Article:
Recently, I received some feedback on my latest novel (Count Down to Love). First, the editor complemented me on my characters and dialogue, which was nice, but then she went on to categorizing me as the kind of author who tends to “tell” instead of “show.” Now I will admit that I did incorporate the occasional flashback and introspective, some of which I agree needs to be reworked, but when did it become a crime to write a novel with a nice balance of dialogue and narration. And it wasn’t as if I didn’t know what I was doing when I wrote the offensive telling. If my dialogue was “enjoyable” and my characters “interesting” then obviously I know how to “show.” I wasn’t suffering from some sort of multiple personality writing disorder that caused my writing style to shift from showing to telling and then back again without my knowledge.
But then if such a disorder did exist maybe psychotherapists could come up with a Cognitive Therapy to treat it? Something like an annoying alarm that sounds whenever an author writes a paragraph containing more than four sentences, followed by a voice reminding the writer that it’s best to dial-down the narration—more people will read the book if the author uses fewer words. The goal of the therapy being that, over time, the author is able to move past the “irrational” idea that good literature is about plot and characterization. And instead, adopt the “rational” idea that the pace in which a reader can sprint to the last page determines the value of the work.
And support groups as well?
The meetings would go something like:
“Hello, my name is Julie N. Ford . . . I’m a tell’r not a show’r.”
“It’s been three weeks since I last info-dumped . . . and although I have the urge to describe what my character’s are feeling and/or seeing with the beautiful, flowing words of the English language, I try to resist. Instead, I put all my narration into snappy and, at times, witty dialogue instead.”
The group then claps, reciting the mantra:
“Literature is outdated, fluff sells, pacing is the only thing that matters!”
And pharmaceuticals? Maybe the drug companies could invent a pill for this disorder?
List of side effects: Possible loss of creativity, empathy, and/or ability to think outside of the box. And in rare instances, patients exhibiting editor-like behaviors have been reported. If such side effects should persist, discontinue submissions. You’re more than likely experiencing Stockholm syndrome and not multiple personality writing disorder.
Okay, maybe that was a low blow. Although criticism feels brutal at times, I will admit that much of it has made me a better writer. However, saying to a modern author that she has a tendency to “tell not show” is downright insulting. It’s criminal really; the emotional abuse literary “experts” feel entitled to bestow upon us humble authors.
In fact, the anxiety caused by querying could result in a new differential diagnosis being added to the DSMIV under Post-traumatic Stress Disorder—Submission Rejection Disorder (SRD). It would read something like:
An immediate response upon receipt of a reply to a manuscript submission from an agent and/or publisher either electronically or by snail mail. The traumatic event is re-experienced persistently by one or more of the following symptoms.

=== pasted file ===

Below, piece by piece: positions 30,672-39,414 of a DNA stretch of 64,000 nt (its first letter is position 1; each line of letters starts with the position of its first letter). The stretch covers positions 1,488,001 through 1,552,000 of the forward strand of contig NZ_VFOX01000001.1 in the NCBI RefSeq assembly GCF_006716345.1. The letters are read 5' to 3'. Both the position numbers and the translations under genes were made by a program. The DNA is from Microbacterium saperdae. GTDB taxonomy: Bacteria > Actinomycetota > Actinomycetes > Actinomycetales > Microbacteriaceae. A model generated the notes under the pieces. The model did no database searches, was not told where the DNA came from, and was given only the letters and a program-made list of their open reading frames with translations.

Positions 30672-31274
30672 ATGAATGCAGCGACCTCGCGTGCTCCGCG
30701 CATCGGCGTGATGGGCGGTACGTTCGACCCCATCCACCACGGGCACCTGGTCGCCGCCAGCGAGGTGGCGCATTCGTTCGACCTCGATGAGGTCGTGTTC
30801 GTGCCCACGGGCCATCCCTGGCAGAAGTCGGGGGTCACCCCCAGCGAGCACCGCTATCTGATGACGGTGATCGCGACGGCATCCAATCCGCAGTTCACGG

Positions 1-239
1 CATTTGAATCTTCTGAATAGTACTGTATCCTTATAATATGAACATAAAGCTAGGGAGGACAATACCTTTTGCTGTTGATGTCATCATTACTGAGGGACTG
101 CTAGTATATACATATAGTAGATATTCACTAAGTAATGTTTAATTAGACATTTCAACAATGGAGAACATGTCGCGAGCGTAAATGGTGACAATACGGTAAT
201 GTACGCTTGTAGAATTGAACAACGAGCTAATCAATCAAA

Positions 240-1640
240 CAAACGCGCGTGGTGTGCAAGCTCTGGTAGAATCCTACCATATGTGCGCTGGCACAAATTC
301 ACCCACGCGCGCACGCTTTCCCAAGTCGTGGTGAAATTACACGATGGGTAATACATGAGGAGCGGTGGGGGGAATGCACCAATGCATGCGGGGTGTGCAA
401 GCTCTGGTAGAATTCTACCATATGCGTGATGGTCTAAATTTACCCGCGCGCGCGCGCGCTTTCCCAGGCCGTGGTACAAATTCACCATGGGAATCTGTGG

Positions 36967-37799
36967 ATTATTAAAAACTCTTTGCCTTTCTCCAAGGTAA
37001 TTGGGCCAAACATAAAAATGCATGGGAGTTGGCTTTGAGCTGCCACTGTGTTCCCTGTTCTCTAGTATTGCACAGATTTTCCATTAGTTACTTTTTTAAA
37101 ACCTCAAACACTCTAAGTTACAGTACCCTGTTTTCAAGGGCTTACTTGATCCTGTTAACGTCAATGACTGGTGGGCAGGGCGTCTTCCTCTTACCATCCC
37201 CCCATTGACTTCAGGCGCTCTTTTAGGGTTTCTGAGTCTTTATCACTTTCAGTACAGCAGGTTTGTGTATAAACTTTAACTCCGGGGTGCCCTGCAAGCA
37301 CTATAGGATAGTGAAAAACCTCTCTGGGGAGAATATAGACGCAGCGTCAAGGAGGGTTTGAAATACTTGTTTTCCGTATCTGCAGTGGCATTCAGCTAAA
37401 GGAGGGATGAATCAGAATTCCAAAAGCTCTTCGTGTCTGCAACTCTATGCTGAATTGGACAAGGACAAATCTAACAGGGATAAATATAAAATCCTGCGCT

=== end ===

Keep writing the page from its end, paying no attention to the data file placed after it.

- Uncontrollable shaking in the hands producing an inability to properly click a computer mouse and/or tear open an envelope in order to retrieve the correspondence.
- Sweating in, but not excluded to, the upper lip, forehead, neck and/or palms of the hands.
- Heart palpitations.
- Unexplained onset of dyslexia and/or blurring of letters and/or words that render an otherwise literate person unable to process a message of refusal written in his/her native tongue.
- A temporary state of hysteria that manifests in the form of impulses that may lead the individual to purge his/herself of all original manuscripts, and evidence of the aforementioned existence, from computer and relative living space including blogs, email and facebook, by way of deletion and/or shredding thereby allowing the individual to claim such works never existed.
- A strong urge to abandon the writing profession and take up skydiving.
- Complete and utter denial that the editor and/or agent perpetrating the onset of SRD has any idea, whatsoever, what he/she is talking about.
Why do authors and editors feel the need to persist with these dysfunctional, codependent relationships? Outside of grammar and punctuation, it’s like the powers that be came up with rules like “showing not telling,” “point of view shifts” and word count limitations just to keep us authors chasing our own tails. In fact, it was the very rule regarding word count that had me incorporating the occasional flashback and info-dump just to get the entire plot to fit within the publisher’s guidelines. If I had shown the entire story, would I have then been criticized for making the manuscript too long? Where does it end?
Currently, I’m reading a book by an author whose novels are best sellers on two continents, being made into movies . . . on two continents. But talk about “telling.” This author literally does nothing but. Even some of the dialog reads like info-dump.
With so many different tastes and preferences in literature why should there be so many “rules” when, ironically, the majority of the novels that become bestsellers don’t follow most of them. I’m almost tempted to say that agents and publishers have come up with all these “rules” because it would be too “telling” to actually say . . .
I regret to inform you that I will be unable to represent your work at this time due to the unfortunate fact that you have no important connections in the literary world and thus no significant name recognition to speak of. In other words, it doesn’t matter how well you write, we can’t make any money off you. Good luck with self-publishing.
Or . . . would I?